Below is an older video from Phil Town's blog http://philtown.typepad.com . The arrow on the chart beneath it shows us the point in time at which Phil was suggesting people should get out of the market. When we see the fund managers getting out, we can out-run them because it takes them weeks to adjust their holdings, and us, as little as a day.
Being "old school", Manny Schiffres doesn't know how to determine what a bottom looks like, so doesn't want to take the chance of getting back in at the wrong time. To Manny, quality is "king". The trouble is, and as the graph shows, everything goes lower in a time of crisis. Even Maria is convinced taking the long view is the correct approach. I doubt that today, even after what happened, she will have changed her mind. The same can be said of most of the people who lost everything in the tech wreck at the beginning of the 2000's.
Phil Town on CNBC's Closing Bell with Maria Bartiromo from Phil Town on Vimeo.
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Yes, the market has come back, but just imagine if you knew how to time the market like Phil, and had practically all of your cash after the market stopped dropping! Think about how much money got left on the table by riding the market down and not getting out.
Investing and/or Marketing
The surge in world stock markets over the past couple of decades has been caused, primarily, by the spending of the Baby Boomers. To think that is going to be the case for the next couple of decades is to have your head in the sand. Demographics are showing us that the Baby Boomer spending peaked (perhaps, not coincidentally) in 2007. Buy and Hold is, and always has been, a marketing strategy, not an investing strategy. We need to understand the difference.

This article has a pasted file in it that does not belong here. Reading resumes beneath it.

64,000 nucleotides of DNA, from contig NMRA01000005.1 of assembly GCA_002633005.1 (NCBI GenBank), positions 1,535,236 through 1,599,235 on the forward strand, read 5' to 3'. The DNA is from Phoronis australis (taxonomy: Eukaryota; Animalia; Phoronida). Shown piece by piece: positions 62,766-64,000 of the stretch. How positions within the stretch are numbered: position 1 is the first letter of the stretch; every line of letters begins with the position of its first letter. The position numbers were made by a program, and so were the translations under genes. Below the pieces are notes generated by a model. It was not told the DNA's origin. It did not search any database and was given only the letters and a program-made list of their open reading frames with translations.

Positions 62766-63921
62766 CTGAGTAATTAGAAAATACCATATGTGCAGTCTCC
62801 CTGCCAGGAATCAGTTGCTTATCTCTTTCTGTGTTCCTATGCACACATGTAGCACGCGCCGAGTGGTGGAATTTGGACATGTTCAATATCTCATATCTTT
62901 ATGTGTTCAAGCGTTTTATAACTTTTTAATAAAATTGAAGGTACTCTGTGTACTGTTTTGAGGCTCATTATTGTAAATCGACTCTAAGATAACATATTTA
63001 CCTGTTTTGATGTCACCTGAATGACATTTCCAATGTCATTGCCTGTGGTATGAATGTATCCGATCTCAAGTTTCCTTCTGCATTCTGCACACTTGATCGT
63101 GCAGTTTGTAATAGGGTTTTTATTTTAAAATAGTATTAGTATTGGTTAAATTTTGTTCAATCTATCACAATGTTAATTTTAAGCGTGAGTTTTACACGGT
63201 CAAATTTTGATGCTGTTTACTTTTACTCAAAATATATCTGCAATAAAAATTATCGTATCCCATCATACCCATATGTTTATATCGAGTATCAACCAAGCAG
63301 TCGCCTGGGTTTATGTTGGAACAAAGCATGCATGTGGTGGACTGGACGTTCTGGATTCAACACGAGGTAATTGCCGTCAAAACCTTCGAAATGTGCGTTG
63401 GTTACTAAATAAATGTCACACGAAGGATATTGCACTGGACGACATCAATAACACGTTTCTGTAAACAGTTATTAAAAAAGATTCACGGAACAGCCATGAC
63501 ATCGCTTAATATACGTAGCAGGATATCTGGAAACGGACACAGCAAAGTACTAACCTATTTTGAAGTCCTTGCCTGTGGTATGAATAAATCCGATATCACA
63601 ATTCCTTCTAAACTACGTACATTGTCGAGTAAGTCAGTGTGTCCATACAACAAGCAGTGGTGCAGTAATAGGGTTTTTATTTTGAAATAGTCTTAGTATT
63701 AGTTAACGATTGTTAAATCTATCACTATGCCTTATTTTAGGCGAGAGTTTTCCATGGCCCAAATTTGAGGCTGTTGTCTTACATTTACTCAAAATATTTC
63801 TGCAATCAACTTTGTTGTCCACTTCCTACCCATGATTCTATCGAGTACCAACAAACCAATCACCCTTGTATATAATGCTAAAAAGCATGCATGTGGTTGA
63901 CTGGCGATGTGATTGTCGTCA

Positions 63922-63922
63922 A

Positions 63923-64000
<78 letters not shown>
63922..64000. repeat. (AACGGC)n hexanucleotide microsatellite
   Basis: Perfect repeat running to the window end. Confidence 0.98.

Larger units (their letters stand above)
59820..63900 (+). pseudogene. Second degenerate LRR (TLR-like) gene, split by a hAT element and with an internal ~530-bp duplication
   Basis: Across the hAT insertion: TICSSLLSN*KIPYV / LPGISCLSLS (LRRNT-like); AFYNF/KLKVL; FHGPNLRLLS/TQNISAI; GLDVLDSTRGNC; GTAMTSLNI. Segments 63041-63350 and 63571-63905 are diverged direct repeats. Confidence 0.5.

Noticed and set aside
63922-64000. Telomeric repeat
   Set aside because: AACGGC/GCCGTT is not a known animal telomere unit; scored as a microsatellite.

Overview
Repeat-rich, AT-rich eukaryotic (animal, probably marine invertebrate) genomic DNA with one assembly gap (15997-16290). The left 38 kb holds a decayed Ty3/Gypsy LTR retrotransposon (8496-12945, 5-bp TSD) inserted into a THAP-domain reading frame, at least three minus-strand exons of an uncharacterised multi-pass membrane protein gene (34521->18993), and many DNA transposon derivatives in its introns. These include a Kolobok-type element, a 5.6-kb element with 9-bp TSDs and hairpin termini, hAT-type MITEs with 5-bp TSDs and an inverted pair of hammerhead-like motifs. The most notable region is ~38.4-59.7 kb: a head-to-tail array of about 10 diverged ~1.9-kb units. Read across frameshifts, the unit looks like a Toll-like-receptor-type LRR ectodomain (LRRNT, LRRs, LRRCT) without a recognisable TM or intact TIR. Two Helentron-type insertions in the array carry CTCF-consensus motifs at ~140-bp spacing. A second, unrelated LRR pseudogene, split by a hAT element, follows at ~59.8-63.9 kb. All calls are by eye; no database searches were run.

"You Trader, You!"
I love how Maria calls Phil a Trader (as opposed to an Investor), as if being a Trader was something bad! We need to educate people that being a good trader is smart, not bad. It took a while to get the academics of the day to believe the Earth is not, actually, flat. There are a few who still believe it, today. I can only hope it doesn't take so long to convince people to learn how to avoid market disasters like the last two we went through because the next one will come soon enough.
If people can learn to be good traders, does that mean they are merely lucky? How many people do you know who, despite working very hard, others would say they were very lucky in life? What do you think?